Water both plants when the soil seems dry (or as needed, it depends on the weather conditions) and never let the soil overflow, or the plants will rot.
Peppers, like basil, are very fond of sunlight. Dry conditions cause peppers to develop a bitter taste. Overwatering it, on the other hand, leads to suffocation of the roots. And when the soil begins to lack calcium, peppers wilt.
So for both basil and peppers, watering should be carefully controlled, keeping it as balanced as possible. Although not necessary, staking peppers can help keep the vegetables above ground and away from pests. Staking can also help reduce the amount of sunburn that can occur when peppers are exposed to the sun for too long during hot weather.
Bell pepper leaves usually provide a kind of canopy for basil, thus protecting it from harsh weather conditions. If you live in a place where there is not enough sunlight, a great tip is to use black agrotextile fabric. It will help absorb the sun’s rays and keep the heat off the ground.
Basil can also enhance the flavour of chilli peppers. It can also deter some pests, such as flies and mosquitoes, from the garden.
By judging the basil directly under the peppers, we can create a kind of ground cover near the soil. This is when basil protects the peppers from direct sunlight. This happens because basil retains heat and moisture, which peppers like very much.
Borage combines well with basil. It attracts beneficial insects such as bees to the garden and repels asparagus borers and bugs. Borage can draw nutrients from the soil and provide them to basil.
It also helps stimulate the growth and taste of basil. Basil will look much more attractive if it is grown with borage.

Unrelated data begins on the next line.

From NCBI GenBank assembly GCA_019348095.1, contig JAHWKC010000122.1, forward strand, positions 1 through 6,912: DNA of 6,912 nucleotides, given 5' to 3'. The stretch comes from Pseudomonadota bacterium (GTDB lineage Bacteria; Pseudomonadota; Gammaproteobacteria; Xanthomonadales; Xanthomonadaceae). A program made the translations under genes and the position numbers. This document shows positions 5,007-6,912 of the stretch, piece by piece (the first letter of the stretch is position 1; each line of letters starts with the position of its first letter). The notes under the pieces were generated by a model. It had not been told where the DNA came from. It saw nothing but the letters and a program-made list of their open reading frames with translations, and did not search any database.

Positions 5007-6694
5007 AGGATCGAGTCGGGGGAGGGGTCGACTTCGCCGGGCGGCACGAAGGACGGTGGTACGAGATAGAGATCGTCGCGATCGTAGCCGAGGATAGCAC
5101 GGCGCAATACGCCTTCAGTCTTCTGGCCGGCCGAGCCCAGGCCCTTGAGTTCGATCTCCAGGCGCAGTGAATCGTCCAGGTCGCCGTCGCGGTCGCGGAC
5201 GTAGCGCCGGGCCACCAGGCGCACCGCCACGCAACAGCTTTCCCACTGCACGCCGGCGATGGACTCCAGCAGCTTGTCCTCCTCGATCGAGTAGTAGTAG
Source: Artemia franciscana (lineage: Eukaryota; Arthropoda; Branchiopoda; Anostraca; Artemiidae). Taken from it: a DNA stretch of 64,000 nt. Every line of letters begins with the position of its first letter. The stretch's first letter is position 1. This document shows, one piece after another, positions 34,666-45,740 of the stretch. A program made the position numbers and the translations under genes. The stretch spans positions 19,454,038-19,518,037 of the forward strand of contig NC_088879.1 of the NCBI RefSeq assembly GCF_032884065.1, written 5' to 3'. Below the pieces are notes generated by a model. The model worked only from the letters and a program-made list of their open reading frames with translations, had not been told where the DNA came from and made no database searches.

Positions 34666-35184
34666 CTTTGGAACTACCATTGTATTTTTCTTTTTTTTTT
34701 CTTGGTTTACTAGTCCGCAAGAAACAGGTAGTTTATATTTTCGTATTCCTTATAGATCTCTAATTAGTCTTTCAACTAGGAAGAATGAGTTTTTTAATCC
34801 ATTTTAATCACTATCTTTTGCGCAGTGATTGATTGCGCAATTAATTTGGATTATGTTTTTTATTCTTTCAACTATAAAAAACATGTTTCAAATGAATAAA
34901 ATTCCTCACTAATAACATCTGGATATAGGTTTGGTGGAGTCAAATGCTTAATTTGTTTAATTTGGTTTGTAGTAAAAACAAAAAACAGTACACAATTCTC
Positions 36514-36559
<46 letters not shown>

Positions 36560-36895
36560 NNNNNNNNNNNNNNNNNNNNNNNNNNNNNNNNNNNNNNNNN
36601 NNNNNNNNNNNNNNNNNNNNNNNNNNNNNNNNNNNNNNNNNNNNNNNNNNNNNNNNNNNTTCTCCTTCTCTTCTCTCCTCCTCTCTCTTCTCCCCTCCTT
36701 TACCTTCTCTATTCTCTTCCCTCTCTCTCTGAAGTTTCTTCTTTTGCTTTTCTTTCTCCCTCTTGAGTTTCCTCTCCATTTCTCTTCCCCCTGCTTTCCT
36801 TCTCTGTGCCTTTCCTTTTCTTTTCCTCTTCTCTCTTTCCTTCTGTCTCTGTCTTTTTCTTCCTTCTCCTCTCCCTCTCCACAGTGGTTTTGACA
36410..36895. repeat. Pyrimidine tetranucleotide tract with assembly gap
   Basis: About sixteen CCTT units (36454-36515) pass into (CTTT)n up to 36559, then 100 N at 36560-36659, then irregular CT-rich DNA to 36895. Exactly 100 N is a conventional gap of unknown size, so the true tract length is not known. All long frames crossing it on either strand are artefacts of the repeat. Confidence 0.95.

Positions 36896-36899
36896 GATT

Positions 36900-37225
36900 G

Both basil and rosemary do well in well-drained soils. The smell of rosemary keeps insects away. Rosemary needs less moisture than basil so it is a good idea to grow them in separate pots.
Asparagus is a perennial plant that thrives in sunny conditions. It can take up to 2-3 years to achieve a full crop. The best companion plants are those that offer benefits in nutrient distribution, deter disease and pests, nurture and provide beneficial bacteria and insects.
The company of basil and asparagus brings ladybugs into the garden. Ladybugs can help control cabbage aphids. In addition, basil is known to repel asparagus mealybug, another pest that destroys the shoots of newly grown asparagus plants.
Potatoes grow well alongside basil. However, there is one issue when growing them together. When deciding on this combination, you should choose the right fertilizer for the plants. Both plants complement each other’s growth. Basil also helps to repel potato beetles with its aroma.
Potatoes need fertilizers with a high potassium and phosphorus content, while basil needs fertilizers with high nitrogen content.
Eggplants are plants susceptible to insect attacks, especially woolly adelgids, garden moths and aphids. However, when grown together with basil, they are protected from insect infestation because their strong smell repels these insects.
Thus, the productivity and health of eggplants are improved, resulting in higher yields.
The Green, leafy tips of most root vegetables are particularly susceptible to soil-feeding pests. Therefore, growing basil with root vegetables such as beets, carrots, radishes and parsnips is very beneficial, as the smell of basil helps deter pests.